Tag Archives: Recipe

Making organic paneer

7160310722_32905aa198Today I made myself some cheese! This recipe is easy peasy, there’s no rennet, and you don’t need anything but fresh organic whole milk and something acidic (vinegar, lemon or lime juice). I set out to make Paneer, but stopped before shaping the cheese curds to enjoy some ricotta-like cheese with chilli flakes, herbs and olive oil.

This Indian cheese (Paneer) isn’t mature or ‘cheesy’ tasting, it’s very plain and doesn’t melt, this is because with matured cheese, like cheddar, rennet is added which further breaks down the proteins in the curd, forming a single mass which matures over time and melts under heat. Paneer doesn’t include rennet (from India, this cheese can be consumed by the vegetarian hindu population of the country) so it doesn’t mature well and doesn’t melt. But it does make a great creamy fresh background for strong flavours like curry, chilli or oregano.

So what’s the advantage of making your own paneer? Well first of all it’s fun, secondly it’s cheap (4  pints of milk makes a good bit of paneer and at only £1.69 for 4 pints of organic wholemilk, I think it’s at least £1 cheaper than the same cheese in the shops), thirdly it means you can make your cheese organic- I’ve never seen organic paneer in the shops.

So here’s how you make it, AND how to use it straight away on tasty pizza slices!

So you need:

4 pints of whole organic milk

Between 100 and 140ml of acid (vinegar, lemon of lime juice- I recommend the most tasteless, so rice vinegar or similar is good).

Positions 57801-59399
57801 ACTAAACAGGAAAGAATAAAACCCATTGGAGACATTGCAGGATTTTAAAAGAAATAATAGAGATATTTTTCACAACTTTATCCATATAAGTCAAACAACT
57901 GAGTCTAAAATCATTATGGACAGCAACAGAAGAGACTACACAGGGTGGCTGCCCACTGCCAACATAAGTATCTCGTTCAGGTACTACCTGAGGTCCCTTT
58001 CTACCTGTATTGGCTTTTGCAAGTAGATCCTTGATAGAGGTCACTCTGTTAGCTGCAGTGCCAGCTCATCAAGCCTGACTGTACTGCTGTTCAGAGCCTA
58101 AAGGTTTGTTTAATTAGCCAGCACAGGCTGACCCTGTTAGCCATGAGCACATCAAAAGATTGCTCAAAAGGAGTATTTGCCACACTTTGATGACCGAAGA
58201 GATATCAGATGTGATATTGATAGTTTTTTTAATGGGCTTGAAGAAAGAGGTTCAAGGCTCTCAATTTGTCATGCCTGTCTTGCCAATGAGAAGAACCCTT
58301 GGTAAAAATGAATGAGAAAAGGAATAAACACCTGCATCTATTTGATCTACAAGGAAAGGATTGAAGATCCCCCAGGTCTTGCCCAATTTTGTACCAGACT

Here’s what you do:

Put the milk in a large pan

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Heat the milk until boiling and then turn it down to a simmer.

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Add the lemon juice or vinegar,  in small amounts until the white cheese curds split away from the green whey, don’t add more acid than you need to, just because you don’t want the strong lemony or vinegary flavour. It’s worth mentioning it looks gross at this point but don’t let you put that off.

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Drain the curds through a cheesecloth or piece of muslin, squeeze out all the whey you can (don’t spend a lot of money, a clean teatowel or piece of sheet is fine). It’ll look like this…

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Rinse the cheese curds in the cheesecloth to get rid of any acidic flavour,  then tie the cheese cloth into a parcel and rinse the cheese again, or soak the cheese in cold water, just to get all the lemon/lime/vinegar out.

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Squeeze the cheese again to get out as much liquid as possible.

Now it should look like this, soft crumbly curds.

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At this point hang the cheese up to drip out the last of the liquid.